Even though same sex marriage is not legal in Australia yet, the country's public broadcaster, Australian Broadcasting Corporation (ABC) is all set to broadcast its first foray into the arranged marriage business, in what is billed as Australian television's first mass gay wedding.
The show entitled "Adam Hills' big fat gay wedding" is presented by famous Australian chat show host, Adam Hills.
"Our thought was we can't give you what you really want - a legal marriage - and a civil ceremony isn't ideal, so let's just do something ridiculous. Lets give you a TV wedding," said Hills from his make-up chair just before the nuptials began. "And we haven't had a big TV wedding for a while."
The evening kicks off with the usual round of amiable chat between Hills and his guests - Vue du Monde chef Shannon Bennett, all-round nice guy Hamish Blake, and actress Noni Hazlehurst - before the entire audience relocates to a second studio, decked out as a wedding chapel. There was billowing white fabric and flowers everywhere; at the back of the room there was even a stage for the evening's wedding singer, Adam Ant, to perform on.
The idea for the event was in fact conceived out of wedlock, a couple of weeks before the first show of the season went to air. Prospective audience members are asked to complete a questionnaire, and when they started pouring in for the first show a pattern began to emerge. Asked "what would you change if you were Prime Minister for a day?" an overwhelming majority answered they'd legalise same-sex marriage.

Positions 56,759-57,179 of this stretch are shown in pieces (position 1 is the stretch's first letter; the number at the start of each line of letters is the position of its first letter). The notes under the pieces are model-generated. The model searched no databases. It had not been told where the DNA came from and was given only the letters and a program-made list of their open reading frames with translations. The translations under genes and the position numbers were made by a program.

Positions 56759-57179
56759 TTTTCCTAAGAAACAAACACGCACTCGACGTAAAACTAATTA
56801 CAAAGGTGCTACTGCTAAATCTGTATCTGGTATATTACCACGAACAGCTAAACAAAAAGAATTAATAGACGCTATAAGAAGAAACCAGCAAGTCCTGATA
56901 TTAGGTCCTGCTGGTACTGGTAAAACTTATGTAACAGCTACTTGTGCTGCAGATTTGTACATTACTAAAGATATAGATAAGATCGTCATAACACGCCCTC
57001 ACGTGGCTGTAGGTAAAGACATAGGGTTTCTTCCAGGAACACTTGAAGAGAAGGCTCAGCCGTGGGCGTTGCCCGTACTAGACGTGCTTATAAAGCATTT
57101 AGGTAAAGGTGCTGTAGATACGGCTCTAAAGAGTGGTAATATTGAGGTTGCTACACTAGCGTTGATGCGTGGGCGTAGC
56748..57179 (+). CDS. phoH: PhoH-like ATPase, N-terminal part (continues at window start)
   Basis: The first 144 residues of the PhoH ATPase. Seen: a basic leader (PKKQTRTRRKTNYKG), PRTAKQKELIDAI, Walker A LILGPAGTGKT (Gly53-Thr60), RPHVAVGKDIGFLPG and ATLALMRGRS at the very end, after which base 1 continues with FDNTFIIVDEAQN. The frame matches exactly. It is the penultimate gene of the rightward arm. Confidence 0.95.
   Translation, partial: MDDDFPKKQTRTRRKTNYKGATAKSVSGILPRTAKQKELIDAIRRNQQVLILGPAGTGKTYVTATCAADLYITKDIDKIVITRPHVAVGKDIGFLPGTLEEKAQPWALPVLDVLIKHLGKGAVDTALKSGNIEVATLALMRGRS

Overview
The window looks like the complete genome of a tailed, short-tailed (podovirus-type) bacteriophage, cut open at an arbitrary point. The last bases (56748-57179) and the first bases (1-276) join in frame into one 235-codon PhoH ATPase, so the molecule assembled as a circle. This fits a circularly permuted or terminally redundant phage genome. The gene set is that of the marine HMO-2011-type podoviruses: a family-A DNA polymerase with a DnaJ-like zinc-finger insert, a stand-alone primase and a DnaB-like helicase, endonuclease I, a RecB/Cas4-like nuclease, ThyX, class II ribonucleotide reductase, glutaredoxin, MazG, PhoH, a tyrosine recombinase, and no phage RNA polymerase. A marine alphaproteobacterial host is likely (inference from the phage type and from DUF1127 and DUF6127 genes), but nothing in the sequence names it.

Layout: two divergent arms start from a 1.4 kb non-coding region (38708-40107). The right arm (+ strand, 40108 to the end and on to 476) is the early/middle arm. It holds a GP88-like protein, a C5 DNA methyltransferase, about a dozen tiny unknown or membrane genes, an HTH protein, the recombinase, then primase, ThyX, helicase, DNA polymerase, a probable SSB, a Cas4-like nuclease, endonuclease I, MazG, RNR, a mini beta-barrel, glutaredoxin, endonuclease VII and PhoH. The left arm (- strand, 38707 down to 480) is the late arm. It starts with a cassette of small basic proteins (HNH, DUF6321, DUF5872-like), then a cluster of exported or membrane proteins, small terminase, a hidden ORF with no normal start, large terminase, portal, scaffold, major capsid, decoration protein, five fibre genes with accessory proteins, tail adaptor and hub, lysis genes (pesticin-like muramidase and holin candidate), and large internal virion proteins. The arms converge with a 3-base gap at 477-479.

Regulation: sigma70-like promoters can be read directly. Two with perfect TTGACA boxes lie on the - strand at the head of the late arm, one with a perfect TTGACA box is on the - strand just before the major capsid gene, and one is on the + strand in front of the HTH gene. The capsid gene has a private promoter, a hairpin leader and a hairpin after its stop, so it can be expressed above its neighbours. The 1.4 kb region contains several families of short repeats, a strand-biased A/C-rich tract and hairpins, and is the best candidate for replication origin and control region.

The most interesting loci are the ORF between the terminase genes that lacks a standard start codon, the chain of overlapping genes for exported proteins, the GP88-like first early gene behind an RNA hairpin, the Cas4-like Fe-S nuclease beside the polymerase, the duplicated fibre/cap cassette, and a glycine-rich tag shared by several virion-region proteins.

"And when I read one saying, 'I'd change the same sex laws so I could marry my girlfriend', I thought, 'I think I know what I have to do now'," Hills said.
The show's producers contacted out and proud Australian Rebecca Edwards to ask how she would feel about being "married" - albeit without any legal status - on TV. She said was up for it. But even Hills was surprised by how up for it she was.
"I didn't expect her to pull out a ring and get down on one knee," he said. "That's when I realised this wasn't just a fun thing, there's some meaning behind it."
So much meaning for so many Australians, in fact, that the day after her proposal went to air 200 other couples contacted the ABC to say they wanted to be involved. In the end, logistics limited the wedding party to 41 couples.